Editor’s Note: This article is the second of three articles on the Avery-Downer House and its architecture by William Heyer, Architect
What is so special about the front entry at the Avery-Downer House? And oh, how it is special. Let’s jump into this one! First, we must ask: what is the purpose of entrance? What does that purpose signify?
The front entrance primarily allows an engagement with the world: with friends, relatives, neighbors, police, enemy troops, etc. There is a story about the front entry at Belle Meade plantation outside of Nashville. During the Civil War, the owner, General William Giles Harding, was captured by the Union army and sent to prison in Michigan while Mrs. Elizabeth Harding maintained this stately Grecian mansion. At one point during General Harding’s distant captivity, a Union troop approached the house. Mrs. Harding stepped out of her front entry onto the covered, columned portico with shotgun in hand. She warned the troops not to move an inch closer and then fired a warning shot. She gained the respect she needed from the troops and managed to keep the moral reputation of her family intact, eventually allowing only a field hospital to be set up in the house. The front entry is where we engage civilization beyond our family in peace and war.
Since ancient times, the entrance to houses, temples, mausoleums, and civic buildings have symbolized an engagement with the world, the cosmos, the other side of death, the body politic. “Crossing over” has intense meaning for us. It is a transformation in one way or another, a progression into the future, a conversion, a symbol of freedom or welcome, and a way forward to things previously unknown and unseen. The great pylons of ancient Egypt were the gateway to the netherworld and the eternal memory of the pharaoh. The propylaea of Hellenistic Greece were gateways to the precinct of the gods, a symbolic threshold to the divine world. Tombs, government buildings, houses all carried on this symbolism in ways that reflected the timeless beliefs of humanity and its ultimate goals. That is why house entries are so powerful, and so decorated. We welcome the visitor with a symbol of who we are as a family and invite others over a threshold to a world that is not their own.
During the first half of the 19th century, a new emphasis on the front entry was at work. The Grecian movement, through the talent of young architects like James Dakin and James Gallier, produced amazing frontispieces for churches and houses throughout the country. They utilized the classical language through the newly discovered architectural traditions of ancient Greece. James Dakin’s drawings for frontispieces appeared in builder’s guides by Minard Lafever and were disseminated widely revealing a mastery of the classical language that was at once both ancient and new, recognizable for its precedent and exciting for its unique compositions. The frontispiece of the Avery-Downer house is clearly modeled on one of the designs by Dakin but is a unique interpretation of the classical frontispiece.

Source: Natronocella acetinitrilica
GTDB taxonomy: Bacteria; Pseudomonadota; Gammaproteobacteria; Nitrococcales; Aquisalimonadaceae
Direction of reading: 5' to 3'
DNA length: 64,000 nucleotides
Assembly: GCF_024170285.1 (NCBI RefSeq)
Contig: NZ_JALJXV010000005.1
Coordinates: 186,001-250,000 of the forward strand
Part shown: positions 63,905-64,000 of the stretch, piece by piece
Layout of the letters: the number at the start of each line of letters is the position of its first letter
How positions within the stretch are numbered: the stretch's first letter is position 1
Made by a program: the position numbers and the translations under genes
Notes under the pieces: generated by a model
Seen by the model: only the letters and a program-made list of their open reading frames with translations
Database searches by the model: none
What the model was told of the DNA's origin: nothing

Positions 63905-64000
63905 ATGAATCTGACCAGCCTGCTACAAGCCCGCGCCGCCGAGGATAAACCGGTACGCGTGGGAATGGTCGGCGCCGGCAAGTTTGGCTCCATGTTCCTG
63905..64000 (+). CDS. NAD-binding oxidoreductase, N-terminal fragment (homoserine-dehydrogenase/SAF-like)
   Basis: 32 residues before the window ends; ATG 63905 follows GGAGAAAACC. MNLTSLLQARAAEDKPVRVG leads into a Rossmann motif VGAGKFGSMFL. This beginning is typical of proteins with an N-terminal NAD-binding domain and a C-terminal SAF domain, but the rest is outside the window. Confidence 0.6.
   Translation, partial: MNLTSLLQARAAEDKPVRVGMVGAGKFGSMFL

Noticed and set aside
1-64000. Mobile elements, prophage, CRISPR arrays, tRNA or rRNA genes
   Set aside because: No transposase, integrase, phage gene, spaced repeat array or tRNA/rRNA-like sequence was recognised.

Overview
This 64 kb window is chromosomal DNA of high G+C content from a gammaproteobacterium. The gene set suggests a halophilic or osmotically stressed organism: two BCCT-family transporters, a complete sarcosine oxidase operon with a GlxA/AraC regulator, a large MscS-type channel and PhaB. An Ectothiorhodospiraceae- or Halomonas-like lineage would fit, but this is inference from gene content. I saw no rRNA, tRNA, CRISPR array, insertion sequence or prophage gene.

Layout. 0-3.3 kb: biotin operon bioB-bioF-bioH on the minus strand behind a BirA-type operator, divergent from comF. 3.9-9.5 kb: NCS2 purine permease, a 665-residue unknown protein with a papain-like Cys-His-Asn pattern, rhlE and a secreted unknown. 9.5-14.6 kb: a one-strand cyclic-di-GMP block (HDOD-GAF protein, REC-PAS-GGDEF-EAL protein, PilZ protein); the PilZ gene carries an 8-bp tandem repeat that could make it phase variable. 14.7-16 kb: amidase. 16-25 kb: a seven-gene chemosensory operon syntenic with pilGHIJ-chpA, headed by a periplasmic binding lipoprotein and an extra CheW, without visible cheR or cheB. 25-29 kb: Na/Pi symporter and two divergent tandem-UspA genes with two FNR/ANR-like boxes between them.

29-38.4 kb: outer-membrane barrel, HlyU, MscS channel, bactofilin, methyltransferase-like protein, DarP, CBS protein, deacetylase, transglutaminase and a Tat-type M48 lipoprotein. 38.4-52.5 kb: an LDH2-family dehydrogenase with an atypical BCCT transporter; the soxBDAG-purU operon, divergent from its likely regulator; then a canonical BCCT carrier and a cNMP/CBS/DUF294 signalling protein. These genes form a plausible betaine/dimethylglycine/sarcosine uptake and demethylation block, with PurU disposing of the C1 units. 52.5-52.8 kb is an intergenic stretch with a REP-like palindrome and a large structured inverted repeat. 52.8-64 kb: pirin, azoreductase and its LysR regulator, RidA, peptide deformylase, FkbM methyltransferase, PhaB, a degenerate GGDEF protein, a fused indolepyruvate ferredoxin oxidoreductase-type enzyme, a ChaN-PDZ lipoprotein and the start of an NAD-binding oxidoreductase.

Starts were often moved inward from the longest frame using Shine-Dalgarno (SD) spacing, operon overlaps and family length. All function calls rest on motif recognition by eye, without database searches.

In 1842 when Alfred Avery was planning and designing his home on East Broadway, he certainly had in mind a timeless and yet personal sense of entry. The frontispiece surrounding the main north door is a masterpiece of Grecian design. It might seem redundant, interestingly, that a temple house should have an especially decorated doorway when it has the power of the Ionic temple speaking so clearly to the public. In reality, the two are quite opposite each other because the Ionic temple projects in an active way to engage the public while the frontispiece seems to fold inwards in a passive and receptive way. They both balance each other with their distinct purposes. One is strong and active, the other is gentle and receptive. This is a brilliant showcase of the refined classical tradition in American architecture.
Morgan and Lafever used the Corinthian order as found at the Tower of the Winds in Athens to celebrate this gentle, welcoming frontispiece. The ancient water clock at the center of Athens was documented by James Stuart and Nicholas Revett in their 1762 landmark publication The Antiquities of Athens, but it was not widely utilized for new designs in the Greek Revival Movement, at least not like the Parthenon or Temple of Athena Nike or Temple on the Illisus. Its unique placement here makes the entry to the Avery-Downer house even more beautiful. The gentle acanthus capitals and shaft fluting, the feminine antae (the side piers that flank the columns), and running palmettes in the frieze, and the soft acanthus tendrils in the transom above the door all welcome the visitor to a wonderful Eden to be enjoyed inside. The garden motif is certainly intentional and likely had personal as well as religious connotations for Avery and his family.
The Grecian Movement is seen today by some architectural critics as the worst kind of architecture—copying ancient monuments blindly to signify a past that is no longer relevant to our world. The enduring beauty of the frontispiece of this house is but one small example of why these critics are so out of touch today with the timelessness and beauty of the human spirit.